• write facts or vocabulary on index cards then throw the index cards in the air and see how they land on the floor. Can you create new connections between ideas with this new arrangement?
  • investigate what is around you to see how things are connected (emotionally, physically, historically, economically, socially, etc.).

Attention and Working Memory

So many things are flashing before our senses in every moment. It would be impossible to pay attention to all of them, or even most of them. So, our brains select some of the sensory input to attend to. What we focus on largely depends on how we have conditioned our brains – this is like how happy people see and remember sunshine and depressed people see and remember puddles.

Anyway, the point is twofold. First, we can expand our ability to notice our environment through practice. Second, in order for something to even have a chance of making it into our long term memory, we need first to pay attention to it.

To boost attention & working memory:

  • study a list of random words for 1 minute then write down as many as you can remember
  • look through a randomly-shuffled deck of cards and remember the order of as many cards as you can in 5
  • stop and notice what you see, hear, smell, and feel
  • record your observations about the world
  • close your eyes and create a mental image of what is around you right now. Be as specific as possible about colours, shapes, textures, spatial relationships. Can you “zoom in” in your mind on something that is around you and see it in greater detail (like a leaf on a tree outside your window)?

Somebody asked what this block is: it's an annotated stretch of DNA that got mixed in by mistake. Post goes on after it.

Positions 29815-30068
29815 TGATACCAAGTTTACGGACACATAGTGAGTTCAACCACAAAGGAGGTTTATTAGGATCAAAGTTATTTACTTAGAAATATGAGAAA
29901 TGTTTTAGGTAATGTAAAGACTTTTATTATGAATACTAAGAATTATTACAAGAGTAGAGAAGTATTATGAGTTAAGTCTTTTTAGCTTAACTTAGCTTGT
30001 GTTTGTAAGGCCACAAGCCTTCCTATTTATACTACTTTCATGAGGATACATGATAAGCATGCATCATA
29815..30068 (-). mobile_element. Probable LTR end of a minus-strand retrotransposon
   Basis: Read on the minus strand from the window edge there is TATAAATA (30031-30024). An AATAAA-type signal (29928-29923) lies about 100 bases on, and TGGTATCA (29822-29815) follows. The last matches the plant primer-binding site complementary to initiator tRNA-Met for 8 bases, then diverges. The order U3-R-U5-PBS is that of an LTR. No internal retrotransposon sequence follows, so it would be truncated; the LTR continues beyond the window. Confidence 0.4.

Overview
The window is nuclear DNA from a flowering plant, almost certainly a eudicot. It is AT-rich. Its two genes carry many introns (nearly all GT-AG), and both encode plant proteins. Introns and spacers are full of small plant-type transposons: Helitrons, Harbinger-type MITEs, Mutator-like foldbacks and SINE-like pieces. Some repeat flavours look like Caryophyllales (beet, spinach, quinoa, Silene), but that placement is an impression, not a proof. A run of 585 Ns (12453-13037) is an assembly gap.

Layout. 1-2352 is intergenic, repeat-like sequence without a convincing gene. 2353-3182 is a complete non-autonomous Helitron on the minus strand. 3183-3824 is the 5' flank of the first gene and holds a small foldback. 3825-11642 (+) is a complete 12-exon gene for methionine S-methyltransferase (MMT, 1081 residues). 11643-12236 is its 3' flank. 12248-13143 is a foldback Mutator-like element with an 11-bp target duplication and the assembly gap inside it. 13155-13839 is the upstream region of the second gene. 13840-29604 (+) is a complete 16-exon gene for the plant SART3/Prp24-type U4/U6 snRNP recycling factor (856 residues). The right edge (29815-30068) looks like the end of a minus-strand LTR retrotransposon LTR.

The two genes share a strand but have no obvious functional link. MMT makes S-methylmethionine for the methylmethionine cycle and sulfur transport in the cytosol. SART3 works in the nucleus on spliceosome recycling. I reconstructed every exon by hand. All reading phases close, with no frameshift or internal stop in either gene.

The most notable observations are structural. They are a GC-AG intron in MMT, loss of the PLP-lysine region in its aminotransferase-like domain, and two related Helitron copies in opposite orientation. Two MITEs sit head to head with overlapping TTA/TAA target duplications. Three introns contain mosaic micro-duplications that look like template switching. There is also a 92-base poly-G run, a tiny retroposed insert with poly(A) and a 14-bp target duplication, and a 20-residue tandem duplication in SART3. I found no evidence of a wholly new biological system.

• Stroop tests, like the one below, challenge us to increase our attention and processing speed. Time yourself and read off the colours of the words below (not the words).



Exercise the Spine

The spinal canal carries nutrients to your brain and neuronal impulses from your brain. Keeping the spine flexible allows this information highway to flow smoothly and effectively.

To promote brain and spine health:

  • do exercises that balance both sides of the body to stimulate both brain hemispheres
  • practice raising one knee and balancing on one foot
  • do Qi Gong or Tai Chi to boost spinal flexibility and promote calm


Stress and nervousness stimulate fight- or-flight responses from the body. This inhibits higher cognitive function (and the immune system). Basically, if you are stressed out, you won’t be able to access all of your brain power. (Note: This is of particular importance to students. If you are too nervous, you won’t physically be able to do well on tests that involve higher cognitive functioning.) If stress-related hormones (i.e. cortisol) are activated very regularly, they begin to cause neuron

To relax:

  • practice controlled breathing exercises
  • meditate or do yoga
  • use biofeedback techniques to help reduce stress levels and to increase the brain’s ability to pay attention
  • Play music or sing with others. Music enhances the brain’s receptivity to learning and helps to strengthen and maintain cognitive skills.